- To be perfectly honest, the excitement has been lacking lately. There seems to be more hurdles than actual wins. But as is the case with everything in life, commitment and consistency matter more than the excitement. Putting in the work is paramount, even on the days it doesn’t feel like it’s worth it. People can ignore you but they can’t ignore your work. In the words of my brother Stuga, ‘Nobody cares, just put in the work’.
- When conceptualizing events or projects, what factors do you consider to ensure they reflect your artistic vision authentically? Are there particular themes, messages, or atmospheres you aim to convey through your work?
- I study trends. Global trends. But I learnt the hard way that global doesn’t always translate to the local market. So I try to copy what works and discard the rest. Like I said, I’m big in collaboration so that’s a recurring element in everything I do. I believe that the only way to eat from this industry is to first make the pie is big enough for a slice not to be crumbs. I’m also very much against glamorizing what we do by seeming to portray an image that we’re caking when we’re not.
- Reflecting on your recent endeavors, is there a project or collaboration that stands out as particularly fulfilling or challenging? What did you learn from that experience?
- Recent endeavors. I’d have to say my proudest moment was when we formed RNB On The Lawn with my brother Obameng Tshukudu aka Ryno On Decks. We started so small and by the end of the year it was a full on movement. I’m very passionate about the genre and to see it grow like that was beautiful to watch. So much so in fact that I got the attention of Strictly Soul, Africa’s biggest R&B party. Just got back from rocking one of their events and it was really really affirming. Made me feel like I was on the right track. That is the highlight of my year thus far.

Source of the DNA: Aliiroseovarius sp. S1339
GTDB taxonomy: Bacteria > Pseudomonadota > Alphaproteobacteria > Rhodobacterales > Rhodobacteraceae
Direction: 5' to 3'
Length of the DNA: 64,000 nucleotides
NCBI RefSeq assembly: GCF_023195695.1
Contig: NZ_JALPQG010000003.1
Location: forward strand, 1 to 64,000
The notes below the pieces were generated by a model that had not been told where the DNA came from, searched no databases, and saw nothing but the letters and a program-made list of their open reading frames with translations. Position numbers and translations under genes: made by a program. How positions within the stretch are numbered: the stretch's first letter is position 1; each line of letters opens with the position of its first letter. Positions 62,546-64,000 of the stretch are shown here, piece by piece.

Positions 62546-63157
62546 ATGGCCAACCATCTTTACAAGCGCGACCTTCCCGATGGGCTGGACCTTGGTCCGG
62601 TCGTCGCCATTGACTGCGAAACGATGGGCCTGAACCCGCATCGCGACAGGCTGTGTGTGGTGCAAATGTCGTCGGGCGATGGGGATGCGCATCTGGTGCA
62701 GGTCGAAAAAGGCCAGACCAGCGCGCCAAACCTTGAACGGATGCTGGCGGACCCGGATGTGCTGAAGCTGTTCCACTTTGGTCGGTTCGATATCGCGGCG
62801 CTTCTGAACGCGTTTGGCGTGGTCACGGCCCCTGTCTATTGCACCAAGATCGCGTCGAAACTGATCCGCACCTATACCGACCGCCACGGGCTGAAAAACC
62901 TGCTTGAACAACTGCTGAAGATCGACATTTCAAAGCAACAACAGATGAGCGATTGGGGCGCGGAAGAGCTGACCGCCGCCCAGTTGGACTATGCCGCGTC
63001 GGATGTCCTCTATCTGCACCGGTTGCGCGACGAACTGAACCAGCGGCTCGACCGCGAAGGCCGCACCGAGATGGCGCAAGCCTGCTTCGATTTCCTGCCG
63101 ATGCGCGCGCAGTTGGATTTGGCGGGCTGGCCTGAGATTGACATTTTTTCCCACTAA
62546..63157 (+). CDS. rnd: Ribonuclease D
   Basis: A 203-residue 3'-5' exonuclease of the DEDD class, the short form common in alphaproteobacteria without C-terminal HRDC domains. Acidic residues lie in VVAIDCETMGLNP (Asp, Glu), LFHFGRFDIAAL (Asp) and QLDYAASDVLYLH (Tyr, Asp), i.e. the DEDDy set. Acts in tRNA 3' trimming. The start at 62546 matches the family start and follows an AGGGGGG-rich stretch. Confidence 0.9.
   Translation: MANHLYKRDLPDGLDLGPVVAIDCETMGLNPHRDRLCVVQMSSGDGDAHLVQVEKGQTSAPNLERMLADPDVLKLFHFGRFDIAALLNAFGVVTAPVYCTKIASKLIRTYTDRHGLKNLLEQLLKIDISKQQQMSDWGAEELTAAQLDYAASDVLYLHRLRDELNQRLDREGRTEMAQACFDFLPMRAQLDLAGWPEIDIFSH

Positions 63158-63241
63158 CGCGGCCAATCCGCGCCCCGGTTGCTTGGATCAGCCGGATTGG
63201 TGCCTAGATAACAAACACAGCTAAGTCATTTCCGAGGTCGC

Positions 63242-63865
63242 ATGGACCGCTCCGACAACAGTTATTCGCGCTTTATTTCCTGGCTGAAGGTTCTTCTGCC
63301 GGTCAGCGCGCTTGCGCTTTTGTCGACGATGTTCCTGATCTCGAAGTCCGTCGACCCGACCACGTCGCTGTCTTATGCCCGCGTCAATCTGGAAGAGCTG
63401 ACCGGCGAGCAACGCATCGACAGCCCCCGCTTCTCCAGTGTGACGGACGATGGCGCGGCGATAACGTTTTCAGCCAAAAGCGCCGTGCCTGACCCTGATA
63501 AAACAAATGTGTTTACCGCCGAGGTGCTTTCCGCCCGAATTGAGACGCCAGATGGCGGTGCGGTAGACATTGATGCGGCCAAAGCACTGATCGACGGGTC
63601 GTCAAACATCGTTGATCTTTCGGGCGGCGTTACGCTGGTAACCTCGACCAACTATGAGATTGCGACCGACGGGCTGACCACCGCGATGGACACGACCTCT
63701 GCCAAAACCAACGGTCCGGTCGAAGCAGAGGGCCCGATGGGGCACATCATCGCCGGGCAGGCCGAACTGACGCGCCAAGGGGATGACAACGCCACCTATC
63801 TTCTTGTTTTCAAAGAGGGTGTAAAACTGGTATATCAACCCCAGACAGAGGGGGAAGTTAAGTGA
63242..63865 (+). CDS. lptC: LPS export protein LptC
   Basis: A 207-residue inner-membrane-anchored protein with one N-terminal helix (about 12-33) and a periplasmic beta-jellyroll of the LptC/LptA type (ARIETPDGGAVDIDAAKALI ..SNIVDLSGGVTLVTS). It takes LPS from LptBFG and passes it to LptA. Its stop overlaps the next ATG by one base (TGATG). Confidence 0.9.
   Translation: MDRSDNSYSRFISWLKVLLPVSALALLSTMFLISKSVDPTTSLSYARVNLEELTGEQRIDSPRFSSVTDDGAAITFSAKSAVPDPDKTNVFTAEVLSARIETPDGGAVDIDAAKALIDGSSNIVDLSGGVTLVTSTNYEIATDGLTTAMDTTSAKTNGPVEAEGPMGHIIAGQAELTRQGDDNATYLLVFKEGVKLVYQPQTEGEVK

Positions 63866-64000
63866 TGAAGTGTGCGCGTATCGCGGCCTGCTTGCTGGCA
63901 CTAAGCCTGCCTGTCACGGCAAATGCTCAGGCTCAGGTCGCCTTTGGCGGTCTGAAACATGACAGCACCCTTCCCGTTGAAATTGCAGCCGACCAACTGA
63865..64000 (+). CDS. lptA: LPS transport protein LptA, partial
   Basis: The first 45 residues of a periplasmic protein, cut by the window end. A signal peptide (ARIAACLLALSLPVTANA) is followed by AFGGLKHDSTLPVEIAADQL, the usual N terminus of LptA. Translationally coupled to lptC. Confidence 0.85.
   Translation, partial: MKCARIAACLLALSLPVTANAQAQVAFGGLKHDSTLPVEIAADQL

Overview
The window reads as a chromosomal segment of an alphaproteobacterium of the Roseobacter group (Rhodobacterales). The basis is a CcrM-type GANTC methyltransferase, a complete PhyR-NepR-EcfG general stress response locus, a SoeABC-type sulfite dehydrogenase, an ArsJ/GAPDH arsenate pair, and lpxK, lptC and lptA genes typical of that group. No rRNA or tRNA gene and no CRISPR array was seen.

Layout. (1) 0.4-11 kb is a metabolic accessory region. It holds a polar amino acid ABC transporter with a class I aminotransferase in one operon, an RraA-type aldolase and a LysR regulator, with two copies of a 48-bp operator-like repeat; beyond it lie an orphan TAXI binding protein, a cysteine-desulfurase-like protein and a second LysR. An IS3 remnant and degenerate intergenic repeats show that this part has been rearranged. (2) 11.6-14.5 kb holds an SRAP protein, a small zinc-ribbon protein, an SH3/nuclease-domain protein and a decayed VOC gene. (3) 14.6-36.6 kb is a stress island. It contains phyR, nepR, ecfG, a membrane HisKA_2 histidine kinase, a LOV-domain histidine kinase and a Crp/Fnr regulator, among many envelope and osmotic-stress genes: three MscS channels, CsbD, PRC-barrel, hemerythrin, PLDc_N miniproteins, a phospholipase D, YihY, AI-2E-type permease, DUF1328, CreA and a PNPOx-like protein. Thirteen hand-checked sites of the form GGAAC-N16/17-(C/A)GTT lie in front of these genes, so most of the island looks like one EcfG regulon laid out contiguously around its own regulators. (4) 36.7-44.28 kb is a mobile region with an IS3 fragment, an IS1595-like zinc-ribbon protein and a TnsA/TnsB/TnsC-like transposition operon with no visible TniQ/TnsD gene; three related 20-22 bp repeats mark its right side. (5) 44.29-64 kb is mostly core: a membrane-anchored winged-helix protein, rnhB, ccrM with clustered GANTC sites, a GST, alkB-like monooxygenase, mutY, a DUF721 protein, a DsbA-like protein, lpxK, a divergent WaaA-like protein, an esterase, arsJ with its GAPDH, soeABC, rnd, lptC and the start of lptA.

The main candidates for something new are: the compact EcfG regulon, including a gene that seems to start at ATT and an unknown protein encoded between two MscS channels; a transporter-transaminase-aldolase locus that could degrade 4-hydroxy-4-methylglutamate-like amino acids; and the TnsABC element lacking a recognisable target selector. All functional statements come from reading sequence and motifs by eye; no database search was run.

The biggest lesson here is that as creatives, we should not just focus on the artistic side of things, but learn how to do the admin/business side of things. Your rights as an artist. Intellectual property etc.
- How are you staying ahead of the curve while maintaining your unique artistic voice? Are there any strategies or practices you find particularly effective?
- Authenticity is my strategy bro. I do what I do the way only I can do it. My voice is my voice and my sets are my sets. That’s why I don’t mind sharing my folders with upcoming djs because even if I do, they won’t play like I play. Im unapologetically me, which I’ve been told is a disadvantage. Been told I think too much of myself, im too arrogant. But where has humility gotten us Obie? We must be vocal about our talents, our capabilities.
- Building a strong brand identity is crucial for artists. How are you cultivating and expressing your personal brand across your various creative ventures…o kgona hang?